The Blackstone Group L.P. (NYSE:BX) is said to be planning to pull out almost $400 million from SAC Capital Advisors, the hedge fund led by Steven Cohen and embroiled in controversy over insider trading allegations. That’s according to a report by Jenny Strasburg in The Wall Street Journal.
Blackstone said in December that it would keep its money in the hedge fund, but earlier this year, SAC Capital made an agreement with Blackstone and its other investors. The agreement gave its clients three months to choose if they wanted to redeem or maintain their assets in the fund. Monday is the deadline for clients to decide if they want to keep their assets in SAC Capital.
Blackstone’s New Plans For Withdrawing From SAC
According to Strasburg’s report, sources said The Blackstone Group L.P. (NYSE:BX) may pull almost all of its money out of SAC Capital. That almost $400 million is possibly twice as much as the firm expected to withdraw earlier this month.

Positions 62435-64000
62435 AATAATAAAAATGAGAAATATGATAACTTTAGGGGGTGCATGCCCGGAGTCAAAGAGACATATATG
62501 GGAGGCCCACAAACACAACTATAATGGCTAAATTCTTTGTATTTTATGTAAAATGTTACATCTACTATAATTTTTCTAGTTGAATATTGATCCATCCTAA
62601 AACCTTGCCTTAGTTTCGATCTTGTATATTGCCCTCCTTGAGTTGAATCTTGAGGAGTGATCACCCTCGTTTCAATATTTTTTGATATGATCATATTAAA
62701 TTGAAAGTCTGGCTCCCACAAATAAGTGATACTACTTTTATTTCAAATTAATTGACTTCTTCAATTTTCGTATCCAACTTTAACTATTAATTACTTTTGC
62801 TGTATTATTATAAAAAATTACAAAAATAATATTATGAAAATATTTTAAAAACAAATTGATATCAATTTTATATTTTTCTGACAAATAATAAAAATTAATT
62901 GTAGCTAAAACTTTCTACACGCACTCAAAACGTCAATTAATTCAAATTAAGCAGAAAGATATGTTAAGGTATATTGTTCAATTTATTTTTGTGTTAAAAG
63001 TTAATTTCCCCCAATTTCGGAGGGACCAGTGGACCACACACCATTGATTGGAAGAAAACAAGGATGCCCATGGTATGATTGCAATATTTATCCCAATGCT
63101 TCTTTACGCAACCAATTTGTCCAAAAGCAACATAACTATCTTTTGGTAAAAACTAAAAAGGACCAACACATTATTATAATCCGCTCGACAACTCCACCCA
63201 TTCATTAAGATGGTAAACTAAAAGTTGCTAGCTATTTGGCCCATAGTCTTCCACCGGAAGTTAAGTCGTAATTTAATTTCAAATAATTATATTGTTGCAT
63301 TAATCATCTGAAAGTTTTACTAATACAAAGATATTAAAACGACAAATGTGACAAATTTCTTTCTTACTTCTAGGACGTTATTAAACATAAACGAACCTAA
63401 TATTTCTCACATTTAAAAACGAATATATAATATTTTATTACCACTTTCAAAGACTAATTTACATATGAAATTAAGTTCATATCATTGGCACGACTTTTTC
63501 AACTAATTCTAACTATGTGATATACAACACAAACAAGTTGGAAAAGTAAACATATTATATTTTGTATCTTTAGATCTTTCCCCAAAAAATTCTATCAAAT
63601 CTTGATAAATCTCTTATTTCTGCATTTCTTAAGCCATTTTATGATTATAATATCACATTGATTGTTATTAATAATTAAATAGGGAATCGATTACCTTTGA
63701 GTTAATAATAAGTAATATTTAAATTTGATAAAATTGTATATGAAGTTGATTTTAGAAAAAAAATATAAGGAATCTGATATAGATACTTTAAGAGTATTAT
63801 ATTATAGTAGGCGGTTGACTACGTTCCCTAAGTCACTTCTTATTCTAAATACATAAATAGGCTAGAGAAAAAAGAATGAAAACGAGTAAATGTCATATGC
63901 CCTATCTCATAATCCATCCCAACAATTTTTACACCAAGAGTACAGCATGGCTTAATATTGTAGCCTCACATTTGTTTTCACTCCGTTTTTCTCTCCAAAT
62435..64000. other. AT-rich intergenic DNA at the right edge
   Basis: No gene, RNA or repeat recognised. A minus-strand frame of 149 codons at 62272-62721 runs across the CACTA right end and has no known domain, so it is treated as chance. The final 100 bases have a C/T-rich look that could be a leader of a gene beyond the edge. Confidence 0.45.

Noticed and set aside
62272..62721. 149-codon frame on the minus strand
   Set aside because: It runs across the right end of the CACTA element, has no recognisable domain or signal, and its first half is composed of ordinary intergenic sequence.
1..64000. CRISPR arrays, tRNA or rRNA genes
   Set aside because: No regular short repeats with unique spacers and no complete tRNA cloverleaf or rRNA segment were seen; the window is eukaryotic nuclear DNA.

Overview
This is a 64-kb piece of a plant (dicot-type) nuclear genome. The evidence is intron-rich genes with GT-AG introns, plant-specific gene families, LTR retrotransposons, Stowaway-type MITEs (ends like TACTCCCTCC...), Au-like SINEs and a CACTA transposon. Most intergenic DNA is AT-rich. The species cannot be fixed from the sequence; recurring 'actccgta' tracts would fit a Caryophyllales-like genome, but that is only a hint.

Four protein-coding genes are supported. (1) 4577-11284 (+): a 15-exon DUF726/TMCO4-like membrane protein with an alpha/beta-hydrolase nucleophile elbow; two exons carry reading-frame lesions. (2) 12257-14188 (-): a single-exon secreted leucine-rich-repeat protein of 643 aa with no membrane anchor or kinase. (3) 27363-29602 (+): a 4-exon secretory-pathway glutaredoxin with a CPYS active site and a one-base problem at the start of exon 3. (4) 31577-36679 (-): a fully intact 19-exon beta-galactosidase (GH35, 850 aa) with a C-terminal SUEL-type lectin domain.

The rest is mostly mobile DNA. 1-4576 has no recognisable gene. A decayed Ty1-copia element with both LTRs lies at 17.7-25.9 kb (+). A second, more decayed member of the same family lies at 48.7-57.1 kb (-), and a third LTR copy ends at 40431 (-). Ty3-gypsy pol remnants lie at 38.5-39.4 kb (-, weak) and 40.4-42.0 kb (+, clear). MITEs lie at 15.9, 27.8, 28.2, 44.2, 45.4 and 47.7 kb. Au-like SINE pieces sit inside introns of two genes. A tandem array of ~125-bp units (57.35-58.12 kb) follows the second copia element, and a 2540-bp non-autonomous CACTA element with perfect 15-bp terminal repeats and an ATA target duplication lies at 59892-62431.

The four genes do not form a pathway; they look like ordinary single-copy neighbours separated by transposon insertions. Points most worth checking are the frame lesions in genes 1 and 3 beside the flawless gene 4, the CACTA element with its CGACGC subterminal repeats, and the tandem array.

Blackstone may have decided to withdraw more of its money as concerns about the future of SAC Capital continue to heighten. Earlier this week, Cohen was said to be weighing the idea of shutting down the hedge fund and instead opening up a family office of sorts to manage his personal funds.
The fund manages approximately $15 billion in assets, so while Blackstone’s $400 million is virtually a drop in the bucket, the firm is one of SAC Capital’s largest outside investors. That means whatever Blackstone decides to do could heavily influence the decisions of other investors and Wall Street firms.
Redemptions From SAC Capital’s Other Clients
Some major investors aren’t waiting to see what The Blackstone Group L.P. (NYSE:BX) will do. Ironwood Capital Management took out its full $100 million investment. Ironwood has been one of the fund’s clients since 2007.
During the first quarter of the year, SAC Capital clients pulled out about $1.7 billion from the fund. That’s approximately a quarter of the fund’s outside capital. Meanwhile U.S. officials have only intensified their scrutiny of SAC Capital, sending subpoenas to Cohen and other executives at the firm. At this point however, neither SAC nor Cohen himself have been accused of criminal wrongdoing.